98. At the February 2 meeting and in her February 2 letter, Kvinlaug did not maintain that she had suffered a materially adverse alteration in her responsibilities or conditions of employment as a result of the changes announced at the March 13, 2008 presentation.
99. Kvinlaug made her second request for TPA benefits in a February 5, 2009 email to DeFalco. The email says in relevant part: "This will confirm our meeting of February 2, 2009 during which we confirmed my separation from employment with Claire's for `Good Reason' as defined by the [TPA] due to Claire's elimination of my current position. Please provide me the precise effective date of my return to the USA due to the elimination of my position in Europe. This, as you know, will effectuate the commencement of my severance benefits per the TPA." Pl. Exh. 63; Def. Exh. 22. By "current position," Kvinlaug meant her EGVP position in Europe. Tr. 164:8-15, 176:17-177:12 (Kvinlaug). Kvinlaug had not advanced that particular Good Reason theory in her February 2 letter.
100. DeFalco testified that he did not "confirm" at the February 2 meeting Kvinlaug's separation from Claire's; he characterized Kvinlaug's February 5 email as "a complete fabrication." Tr. 807:20-809:17 (DeFalco). After considering the relevant evidence, including the witnesses' demeanor, the court credits DeFalco's version of the February 2 meeting.
101. Kvinlaug made her third request for TPA benefits in a February 13, 2009 email to DeFalco. The email says: "As a follow-up from my email and our meeting in Chicago, we confirmed my separation from employment with Claire's for `Good Reason' as defined by the [TPA] due to Claire's elimination of my current position." Joint Exh. 10.
102. The court finds as a factual matter that, contrary to what the February 13 email says, DeFalco did not earlier confirm Kvinlaug's separation from Claire's and did not confirm that Good Reason existed for Kvinlaug to resign. Tr. 810:1-811:1 (DeFalco). Kvinlaug's repeated attempts to mischaracterize her communications with DeFalco in order to advance her claim for TPA benefits severely undermines her credibility, not just with respect to her communications with DeFalco, but as a general matter.
103. Kvinlaug testified that she sent written communications to DeFalco and Rebecca Orand, General Counsel of Claire's, on February 16 and 17, 2009. Pl. Exhs. 66-67; Def Exhs. 23, 28; Tr. 1046:20-1051:13 (Kvinlaug). Those communications set forth Kvinlaug's fourth request for TPA benefits.
104. There are two letters among the February 16-17 communications; they are virtually identical except in one crucial respect. One letter invokes the March 13, 2008 presentation as a Good Reason to resign. Pl. Exh. 67; Tr. 166:24-167:13 (Kvinlaug). This was the first time that Kvinlaug referenced the March 13, 2008 presentation as a Good Reason. Tr. 293:4-294:14 (Kvinlaug); Tr. 814:6-8 (DeFalco). The other letter does not reference the March 13, 2008 presentation. Def. Exh. 23.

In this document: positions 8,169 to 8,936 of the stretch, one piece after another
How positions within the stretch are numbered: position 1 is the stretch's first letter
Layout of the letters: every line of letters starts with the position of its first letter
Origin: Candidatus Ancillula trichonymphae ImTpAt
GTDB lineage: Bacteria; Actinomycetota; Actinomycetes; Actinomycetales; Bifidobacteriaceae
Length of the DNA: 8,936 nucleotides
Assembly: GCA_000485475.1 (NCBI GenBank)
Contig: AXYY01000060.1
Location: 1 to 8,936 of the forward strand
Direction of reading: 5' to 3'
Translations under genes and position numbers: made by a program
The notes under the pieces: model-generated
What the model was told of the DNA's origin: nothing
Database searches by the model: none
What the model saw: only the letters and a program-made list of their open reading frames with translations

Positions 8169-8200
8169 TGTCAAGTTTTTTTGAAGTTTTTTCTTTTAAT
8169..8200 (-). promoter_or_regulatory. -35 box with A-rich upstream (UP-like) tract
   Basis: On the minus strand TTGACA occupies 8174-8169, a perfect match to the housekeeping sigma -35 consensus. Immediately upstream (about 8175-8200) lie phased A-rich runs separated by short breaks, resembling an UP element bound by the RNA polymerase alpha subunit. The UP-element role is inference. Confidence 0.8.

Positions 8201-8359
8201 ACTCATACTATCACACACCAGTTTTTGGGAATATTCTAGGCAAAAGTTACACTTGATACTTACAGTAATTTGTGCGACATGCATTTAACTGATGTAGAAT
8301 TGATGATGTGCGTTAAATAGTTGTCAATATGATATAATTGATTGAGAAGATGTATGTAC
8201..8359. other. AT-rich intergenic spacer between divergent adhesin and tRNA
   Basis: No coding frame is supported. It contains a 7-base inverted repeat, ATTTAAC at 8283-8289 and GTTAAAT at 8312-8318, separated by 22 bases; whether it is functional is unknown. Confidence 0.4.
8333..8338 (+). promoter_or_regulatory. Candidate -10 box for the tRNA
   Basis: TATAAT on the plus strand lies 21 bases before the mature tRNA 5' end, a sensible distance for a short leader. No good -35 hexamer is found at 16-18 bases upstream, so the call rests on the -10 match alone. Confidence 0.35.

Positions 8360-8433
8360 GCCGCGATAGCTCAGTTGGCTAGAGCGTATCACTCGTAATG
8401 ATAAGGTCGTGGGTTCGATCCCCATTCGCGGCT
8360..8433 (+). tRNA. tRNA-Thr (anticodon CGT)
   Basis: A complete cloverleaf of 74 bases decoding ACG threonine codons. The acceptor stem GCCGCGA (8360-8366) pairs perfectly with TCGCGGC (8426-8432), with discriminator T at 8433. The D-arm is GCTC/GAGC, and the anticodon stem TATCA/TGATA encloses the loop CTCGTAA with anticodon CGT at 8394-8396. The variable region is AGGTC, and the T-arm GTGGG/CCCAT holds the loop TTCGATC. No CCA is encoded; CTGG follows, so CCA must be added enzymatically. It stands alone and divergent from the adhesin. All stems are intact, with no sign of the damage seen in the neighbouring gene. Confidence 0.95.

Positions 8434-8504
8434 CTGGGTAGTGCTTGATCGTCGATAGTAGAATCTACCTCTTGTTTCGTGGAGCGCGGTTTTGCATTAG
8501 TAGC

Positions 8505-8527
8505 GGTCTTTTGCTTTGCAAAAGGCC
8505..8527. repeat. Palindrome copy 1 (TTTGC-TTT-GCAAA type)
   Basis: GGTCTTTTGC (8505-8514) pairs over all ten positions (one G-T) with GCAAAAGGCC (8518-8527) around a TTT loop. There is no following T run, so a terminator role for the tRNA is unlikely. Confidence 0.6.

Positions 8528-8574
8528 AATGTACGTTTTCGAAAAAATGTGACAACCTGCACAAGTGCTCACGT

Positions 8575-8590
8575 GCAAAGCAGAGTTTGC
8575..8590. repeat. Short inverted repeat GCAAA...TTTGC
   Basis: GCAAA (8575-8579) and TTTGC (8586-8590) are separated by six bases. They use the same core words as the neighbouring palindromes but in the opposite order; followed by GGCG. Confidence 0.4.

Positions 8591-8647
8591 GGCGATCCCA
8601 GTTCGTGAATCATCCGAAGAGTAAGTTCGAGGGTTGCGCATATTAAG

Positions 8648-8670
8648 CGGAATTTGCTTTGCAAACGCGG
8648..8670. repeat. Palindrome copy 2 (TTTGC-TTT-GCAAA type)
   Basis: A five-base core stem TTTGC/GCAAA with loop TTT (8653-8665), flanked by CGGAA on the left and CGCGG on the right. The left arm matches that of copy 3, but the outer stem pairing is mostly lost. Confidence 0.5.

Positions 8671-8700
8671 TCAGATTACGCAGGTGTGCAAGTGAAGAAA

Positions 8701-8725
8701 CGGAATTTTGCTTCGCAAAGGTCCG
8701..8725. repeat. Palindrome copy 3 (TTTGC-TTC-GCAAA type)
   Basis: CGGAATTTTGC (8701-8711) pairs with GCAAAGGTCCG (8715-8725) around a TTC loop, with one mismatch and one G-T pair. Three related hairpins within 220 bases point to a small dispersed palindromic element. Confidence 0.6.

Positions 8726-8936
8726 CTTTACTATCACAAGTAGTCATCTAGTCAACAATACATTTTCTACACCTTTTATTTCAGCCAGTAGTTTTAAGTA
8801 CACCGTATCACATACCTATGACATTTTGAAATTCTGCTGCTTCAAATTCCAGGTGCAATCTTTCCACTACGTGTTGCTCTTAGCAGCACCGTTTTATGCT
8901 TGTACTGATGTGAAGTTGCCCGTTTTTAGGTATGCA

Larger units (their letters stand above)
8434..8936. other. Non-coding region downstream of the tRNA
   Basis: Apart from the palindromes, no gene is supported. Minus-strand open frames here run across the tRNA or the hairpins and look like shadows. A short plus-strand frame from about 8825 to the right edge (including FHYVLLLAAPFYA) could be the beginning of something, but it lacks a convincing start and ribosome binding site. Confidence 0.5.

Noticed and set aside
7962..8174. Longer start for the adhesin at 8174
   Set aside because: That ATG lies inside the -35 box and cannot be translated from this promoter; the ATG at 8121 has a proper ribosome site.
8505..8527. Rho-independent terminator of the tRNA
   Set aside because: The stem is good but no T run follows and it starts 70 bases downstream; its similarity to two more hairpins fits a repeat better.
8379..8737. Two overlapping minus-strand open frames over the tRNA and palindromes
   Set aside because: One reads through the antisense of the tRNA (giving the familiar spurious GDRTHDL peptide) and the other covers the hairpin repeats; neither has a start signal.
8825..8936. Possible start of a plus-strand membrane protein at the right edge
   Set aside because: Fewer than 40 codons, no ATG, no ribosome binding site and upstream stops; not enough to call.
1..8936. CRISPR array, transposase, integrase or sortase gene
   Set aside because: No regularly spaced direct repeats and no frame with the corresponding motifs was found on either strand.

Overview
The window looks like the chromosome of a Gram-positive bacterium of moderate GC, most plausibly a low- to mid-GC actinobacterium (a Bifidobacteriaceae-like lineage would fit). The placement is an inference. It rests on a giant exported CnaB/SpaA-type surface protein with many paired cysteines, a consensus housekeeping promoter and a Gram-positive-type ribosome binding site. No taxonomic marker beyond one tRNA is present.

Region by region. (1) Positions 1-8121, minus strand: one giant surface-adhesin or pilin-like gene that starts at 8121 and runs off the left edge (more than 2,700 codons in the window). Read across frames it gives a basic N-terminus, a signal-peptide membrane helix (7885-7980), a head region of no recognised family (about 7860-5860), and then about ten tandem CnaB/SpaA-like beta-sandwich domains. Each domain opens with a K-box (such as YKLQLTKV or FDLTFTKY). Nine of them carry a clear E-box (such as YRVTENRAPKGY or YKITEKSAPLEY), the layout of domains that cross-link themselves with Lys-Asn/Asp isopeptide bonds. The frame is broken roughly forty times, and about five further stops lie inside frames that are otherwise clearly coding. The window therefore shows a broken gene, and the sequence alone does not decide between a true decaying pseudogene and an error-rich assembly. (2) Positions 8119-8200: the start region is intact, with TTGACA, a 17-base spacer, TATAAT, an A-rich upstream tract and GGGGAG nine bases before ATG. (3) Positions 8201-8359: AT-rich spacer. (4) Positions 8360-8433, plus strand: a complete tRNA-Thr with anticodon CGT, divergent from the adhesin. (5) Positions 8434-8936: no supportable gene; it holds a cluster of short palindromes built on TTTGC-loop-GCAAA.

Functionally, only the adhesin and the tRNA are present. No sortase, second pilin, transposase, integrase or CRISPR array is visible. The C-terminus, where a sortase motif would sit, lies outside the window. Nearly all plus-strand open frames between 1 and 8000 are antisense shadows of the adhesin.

105. The letter that did not invoke the March 13, 2008 presentation was attached to a February 16, 2009, 6:21 p.m. email from Kvinlaug to DeFalco; the attachment is labeled "DK.doc." Def. Exh. 23. The other letter, which Kvinlaug introduced into evidence, does not indicate on its face that it had been attached to an email. Pl. Exh. 67.
106. The record also includes a February 16, 2009, 7:16 p.m. email from Kvinlaug to Orand; as introduced into evidence, the email does not have an attachment, but the email itself indicates that there was an attachment labeled "DK.doc." Def. Exh. 28. Orand testified that the attachment to that email was the same letter that had been attached to Kvinlaug's email to DeFalco—the letter that did not invoke the March 13, 2008 presentation as a Good Reason. Tr. 1066:11-1067:1 (Orand). After Kvinlaug's counsel suggested to her on direct examination that she might have modified the letter sent to DeFalco to add a reference to the March 13, 2008 presentation, saved it under the same file name ("DK.doc"), and then emailed it to Orand less than an hour after emailing DeFalco, Kvinlaug testified that this is what had happened. Tr. 1050:1-3, 1051:20-25 (Kvinlaug).
107. The court finds that Orand's recollection of what was attached to the February 16, 2009 email that Kvinlaug sent to her is more accurate than Kvinlaug's recollection. This is based on the two witnesses' demeanor while testifying and Kvinlaug's repeated attempts to mischaracterize her communications with Claire's in an attempt to recover TPA benefits. It also is based on Kvinlaug's willingness while testifying to adopt her counsel's strained explanation for the supposed discrepancy between the "DK.doc" attachment sent to DeFalco and the one sent less than an hour later to Orand. The court does not believe that Kvinlaug would have sent two different versions of the letter to DeFalco and Orand in that brief period of time; if she had done that, she certainly would have sent DeFalco the version of the letter that referenced the March 13, 2008 presentation as a Good Reason, as Kvinlaug's practice was to paper everything that she was doing in an effort to obtain TPA benefits. Orand at some point did receive the version of the letter that cited the March 13, 2008 presentation as a Good Reason. Tr. 1070:19-1071:8 (Orand).